Beijing opera followed the traditions of classical
Chinese operas, and was developed on the basis of Kunqu opera and
many other local operas. Accordingly, the characters on its stage were
divided into sheng, dan, jing and chou, the
four major role types, according to their sexes, personalities, ages,
occupations and social status (In the early phase of Beijing opera,
there used to be sheng, dan, jing, mo and chou five major categories. Later, sheng and mo merged
into one.). Different role types had their specific features in singing
and other aspects of performance.
Sheng - sheng was a type of male role
subdivided into lao sheng, xiao sheng, wu sheng, hong sheng, and wawa sheng. Except for hong sheng and wu sheng, the others performers' facial paint was very light to
make the figures look good. Therefore, this type was called jun ban (handsome make-up).
- Lao sheng - also called xu sheng or huzi sheng (characters with whiskers). Lao sheng actors mainly played middle-aged or old male roles. In terms of
performance, lao sheng specialized in singing, acting or
acrobatic fighting, respectively.
- Hong sheng- lao sheng with face
- Xiao sheng - actors played the part of
young male characters. They did not wear whiskers, and their stage
appearance was usually delicate and handsome. One distinguishing feature
of their performance was the application of both true voice and falsetto
in singing. Falsetto was a specially trained voice, which sounded shrill
and high-pitched. Xiao sheng could be subdivided into wen xiao
sheng (the civil role) and wu xiao sheng (the acrobatic
role). The civil type could be further categorized into xiao sheng wearing gauze hats, who were usually young
scholarly-officials. Xiao sheng holding a fan in his hand was
usually a figure in a love story, impressing the audience with his
easyand elegant bearing. Xiao sheng, with two long feathers
on his head as decoration, was usually of handsome and martial bearing. As for wu xiao sheng, it could be further divided into those in long
garments, wielding long-handed weapons, and those in short costumes,
fighting at close range with short weapons.
Wu sheng - actors played characters good at martial arts. It could also be subdivided into wu sheng in long garments and wu sheng in short costumes. Wawa sheng actors played the part of little boys.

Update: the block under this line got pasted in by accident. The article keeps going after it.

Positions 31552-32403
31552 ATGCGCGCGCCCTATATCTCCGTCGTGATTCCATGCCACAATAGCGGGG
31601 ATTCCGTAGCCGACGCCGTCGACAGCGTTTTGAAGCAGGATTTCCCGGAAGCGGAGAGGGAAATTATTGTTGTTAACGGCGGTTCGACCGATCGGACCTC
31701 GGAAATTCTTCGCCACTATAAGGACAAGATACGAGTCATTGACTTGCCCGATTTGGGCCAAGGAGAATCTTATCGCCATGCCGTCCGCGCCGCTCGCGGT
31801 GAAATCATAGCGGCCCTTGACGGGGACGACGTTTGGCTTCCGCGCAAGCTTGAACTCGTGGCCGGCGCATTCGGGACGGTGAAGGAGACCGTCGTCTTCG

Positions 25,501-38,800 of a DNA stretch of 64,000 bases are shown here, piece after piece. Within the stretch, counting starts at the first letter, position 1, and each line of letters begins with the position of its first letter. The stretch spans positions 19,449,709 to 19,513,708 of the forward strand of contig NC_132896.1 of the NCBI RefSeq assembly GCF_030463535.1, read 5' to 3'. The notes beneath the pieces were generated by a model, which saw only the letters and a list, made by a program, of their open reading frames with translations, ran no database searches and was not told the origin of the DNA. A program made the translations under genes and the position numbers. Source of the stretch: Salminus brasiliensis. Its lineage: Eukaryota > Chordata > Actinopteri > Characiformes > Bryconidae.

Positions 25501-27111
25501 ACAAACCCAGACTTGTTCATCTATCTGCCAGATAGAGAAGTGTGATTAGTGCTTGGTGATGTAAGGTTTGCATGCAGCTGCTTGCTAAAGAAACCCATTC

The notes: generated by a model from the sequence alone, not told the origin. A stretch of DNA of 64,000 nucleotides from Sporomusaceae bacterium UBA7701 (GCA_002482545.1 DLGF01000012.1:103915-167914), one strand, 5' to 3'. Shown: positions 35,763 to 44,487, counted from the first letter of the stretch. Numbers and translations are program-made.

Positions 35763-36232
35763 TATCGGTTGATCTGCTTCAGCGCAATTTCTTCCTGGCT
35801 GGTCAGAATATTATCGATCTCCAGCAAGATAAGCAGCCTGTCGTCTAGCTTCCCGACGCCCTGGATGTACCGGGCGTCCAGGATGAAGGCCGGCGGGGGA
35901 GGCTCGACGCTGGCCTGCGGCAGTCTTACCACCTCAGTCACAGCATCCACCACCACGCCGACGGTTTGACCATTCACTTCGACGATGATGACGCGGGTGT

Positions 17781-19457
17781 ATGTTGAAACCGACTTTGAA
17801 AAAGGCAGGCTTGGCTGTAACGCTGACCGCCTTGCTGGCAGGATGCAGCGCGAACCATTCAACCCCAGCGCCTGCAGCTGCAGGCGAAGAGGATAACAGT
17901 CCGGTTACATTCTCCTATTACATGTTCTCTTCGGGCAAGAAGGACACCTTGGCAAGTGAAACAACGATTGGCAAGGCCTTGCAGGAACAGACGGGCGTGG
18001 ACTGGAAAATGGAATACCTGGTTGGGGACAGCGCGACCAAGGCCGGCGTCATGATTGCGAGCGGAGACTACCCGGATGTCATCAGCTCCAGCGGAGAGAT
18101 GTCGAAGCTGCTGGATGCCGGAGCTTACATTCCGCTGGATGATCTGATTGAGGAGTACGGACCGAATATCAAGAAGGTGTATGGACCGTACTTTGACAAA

Dan - The dan actors played different types of female roles with different social status, ages and personalities. The roles of dan could be further divided into qing yi, hua dan, hua shan, wu dan and lao dan.
Qing yi - also called zheng dan, played the part of young or middle-aged female characters, who were usually demure and dignified, such as understanding wives, loving mothers, chaste widows, etcetera. Most qing yi actors wore black garments, the reason why qing yi had the alias qing shan (black garment).
Hua dan - The actors of hua dan played the part of lively and cheerful young females with witty mind, and quick motions. Most hua dan actors wore short costumes like short gowns, short trousers, short coats and short skirts, always in bright colors.
Hua shan - The hua shan actors combined the performance of qing yi and hua dan. Instead of emphasizing either singing or acting in the performance, hua shan actors paid attention to both aspects.
Wu dan - The wu dan actors played the part of female characters good at martial arts. Wu dan could likewise be divided into two types: wu dan in short costumes and usually not riding a horse, and wu dan in long garments, helmets and armor, usually riding a horse. Since the character often held a short sword in her hand, a wu dan in a long garment could also be called dao ma dan (the dan character, riding a horse with a sword in hand).
- Lao dan - actors played the part of old female characters.
Jing - also called hua lian (characters with painted facial make-up), took the male roles. Jing could be further divided into zheng jing, fu jing and wu jing.
Zheng jing - also called da hua lian (the first-rank hua lian), usually specialized in singing in their performance and were often addressed as singing hua lian.
Fu jing - included jia zi hua lian (minor painted face role) and er hua lian (the second-rank hua lian). The acting style of er hua lian was similar to that of the clown. Sometimes, fu jing also played the part of some humorous or cunning characters.
- Wu jing - also called wu er hua or shuai da hua lian, who specialized in acrobatic fighting. The actors might not be very good at singing or reciting.
Chou - the clown, also called xiao hua lian (little hua lian) or san hua lian (the third-rank hua lian). This was a lower rank than da hua lian (the first-rank hua lian) and er hua lian (the second hua lian) of jing actors. Chou could play both evil characters and kind figures. Their roles portrayed insidious, cunning and selfish persons, and upright people with sharp wits and good humor could be depicted vividly as well. In traditional opera, the parts of people with low social status such as fishermen and messengers were usually acted by chou actors. Their individualities often shared the features of being humorous. Chou, too, could be subdivided into the civilian clowns and clowns with martial skills.
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